Yet there is still a problem. Sure, Bob is able to Authenticate Alice, but what if Alice wants to authenticate Bob. Surely Alice needs to know that she is actually sending her password to where she actually wants to send it as opposed to some imposter that has basically copied the bank's homepage and created a replica?

So, we have here Alice requesting a reply from Bob, Bob replying with an encrypted reply, and a key, and then Alice responding. Well, that seems to work, but the thing is that Bob isn't actually authenticating Alice. Sure, Alice knows that Bob is Bob, but the problem is that Bob doesn't know whether Alice is who she says she is - she could be Trudy.

While we have a secure one way authentication protocol, we don't have them authenticating each other. So, could the solution be to have a two way authentication protocol where both parties are authenticating each other?


So, Alice requests authentication from Bob. Bob responds with an encrypted authentication reply, with a key, and a request for authentication from Alice. Alice then sends the authenticated reply back to Bob. Well, that looks like it could work, except there is one major flaw - Trudy could open two sessions.

Basically, Trudy sends an authentication request and receives the encrypted reply, with Bob's authentication request. Now, remember, these keys are symmetric, meaning that they are the same on both sides. Now, Trudy has Bob's authentication request, so in a second session, Trudy sends the same request to Bob, who responds with an encrypted reply. Suddenly, Trudy now has the encrypted reply (she doesn't know the key), and she can then send it back to Bob, and thus gain access.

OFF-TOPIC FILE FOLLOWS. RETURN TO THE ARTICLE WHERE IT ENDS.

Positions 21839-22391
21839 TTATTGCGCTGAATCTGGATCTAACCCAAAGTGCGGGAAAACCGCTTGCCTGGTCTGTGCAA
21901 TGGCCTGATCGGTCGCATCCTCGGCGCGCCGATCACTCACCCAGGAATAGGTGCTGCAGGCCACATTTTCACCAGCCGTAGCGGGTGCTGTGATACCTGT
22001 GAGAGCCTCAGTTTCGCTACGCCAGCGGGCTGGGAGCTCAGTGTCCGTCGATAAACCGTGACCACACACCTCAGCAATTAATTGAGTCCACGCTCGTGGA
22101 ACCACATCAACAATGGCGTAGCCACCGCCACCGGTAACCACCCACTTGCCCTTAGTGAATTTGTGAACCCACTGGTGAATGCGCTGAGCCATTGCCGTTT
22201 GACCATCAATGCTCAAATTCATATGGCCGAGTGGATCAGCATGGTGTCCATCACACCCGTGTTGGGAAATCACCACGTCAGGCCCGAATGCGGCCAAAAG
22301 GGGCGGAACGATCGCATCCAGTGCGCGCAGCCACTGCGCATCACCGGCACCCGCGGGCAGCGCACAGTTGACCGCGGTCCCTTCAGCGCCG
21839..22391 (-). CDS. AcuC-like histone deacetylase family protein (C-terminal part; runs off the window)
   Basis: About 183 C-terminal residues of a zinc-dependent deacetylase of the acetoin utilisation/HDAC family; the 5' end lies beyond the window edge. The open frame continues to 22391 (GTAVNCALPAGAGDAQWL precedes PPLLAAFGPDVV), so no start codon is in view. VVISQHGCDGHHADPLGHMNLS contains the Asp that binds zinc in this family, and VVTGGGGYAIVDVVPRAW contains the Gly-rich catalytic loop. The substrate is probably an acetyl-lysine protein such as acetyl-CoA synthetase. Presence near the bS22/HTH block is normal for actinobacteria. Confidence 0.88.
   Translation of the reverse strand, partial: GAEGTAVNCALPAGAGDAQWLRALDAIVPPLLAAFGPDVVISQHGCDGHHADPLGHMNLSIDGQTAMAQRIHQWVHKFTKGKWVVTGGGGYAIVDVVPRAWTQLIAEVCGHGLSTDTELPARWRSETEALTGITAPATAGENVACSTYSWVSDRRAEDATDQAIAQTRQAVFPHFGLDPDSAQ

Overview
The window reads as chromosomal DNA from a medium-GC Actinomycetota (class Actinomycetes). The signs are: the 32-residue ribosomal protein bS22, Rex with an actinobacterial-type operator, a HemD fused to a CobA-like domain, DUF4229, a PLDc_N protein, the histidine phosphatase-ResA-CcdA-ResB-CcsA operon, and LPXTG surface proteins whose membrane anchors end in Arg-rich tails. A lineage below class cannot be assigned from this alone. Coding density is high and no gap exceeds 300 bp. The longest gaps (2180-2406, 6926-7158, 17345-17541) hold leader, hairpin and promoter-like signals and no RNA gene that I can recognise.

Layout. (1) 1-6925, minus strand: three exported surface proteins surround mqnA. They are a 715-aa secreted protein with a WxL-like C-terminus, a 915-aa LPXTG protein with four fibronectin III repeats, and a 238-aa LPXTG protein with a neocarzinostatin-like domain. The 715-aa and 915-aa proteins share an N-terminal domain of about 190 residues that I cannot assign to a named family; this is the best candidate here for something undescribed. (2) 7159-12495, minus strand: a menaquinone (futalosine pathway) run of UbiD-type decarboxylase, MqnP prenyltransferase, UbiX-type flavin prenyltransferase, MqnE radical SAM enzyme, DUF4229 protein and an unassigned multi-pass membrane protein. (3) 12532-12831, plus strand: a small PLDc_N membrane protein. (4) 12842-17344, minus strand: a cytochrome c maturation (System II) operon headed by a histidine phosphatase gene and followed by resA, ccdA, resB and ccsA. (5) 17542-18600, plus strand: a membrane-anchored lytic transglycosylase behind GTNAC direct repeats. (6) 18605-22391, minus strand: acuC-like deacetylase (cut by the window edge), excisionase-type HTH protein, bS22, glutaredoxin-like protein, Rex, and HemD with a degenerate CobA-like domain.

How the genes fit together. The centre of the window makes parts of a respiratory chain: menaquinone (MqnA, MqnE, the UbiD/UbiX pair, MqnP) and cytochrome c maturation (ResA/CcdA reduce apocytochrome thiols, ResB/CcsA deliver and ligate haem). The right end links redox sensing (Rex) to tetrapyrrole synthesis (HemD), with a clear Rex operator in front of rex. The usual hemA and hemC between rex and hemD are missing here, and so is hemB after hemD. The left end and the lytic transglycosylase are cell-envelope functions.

So, while our one way authentication may be secure, it isn't secure when we are using it for mutual authentication. This is the problem with protocols - they can be incredibly subtle, and while they may work in one scenario, they won't necessarily work in another. The other thing is that attackers are very, very resourceful. In fact they may even have the resources of entire governments behind them, so we need to be wary. Another problem is when environments change - what may work on a desktop in an office does not necessarily work when you are logging onto the office network from a remote location.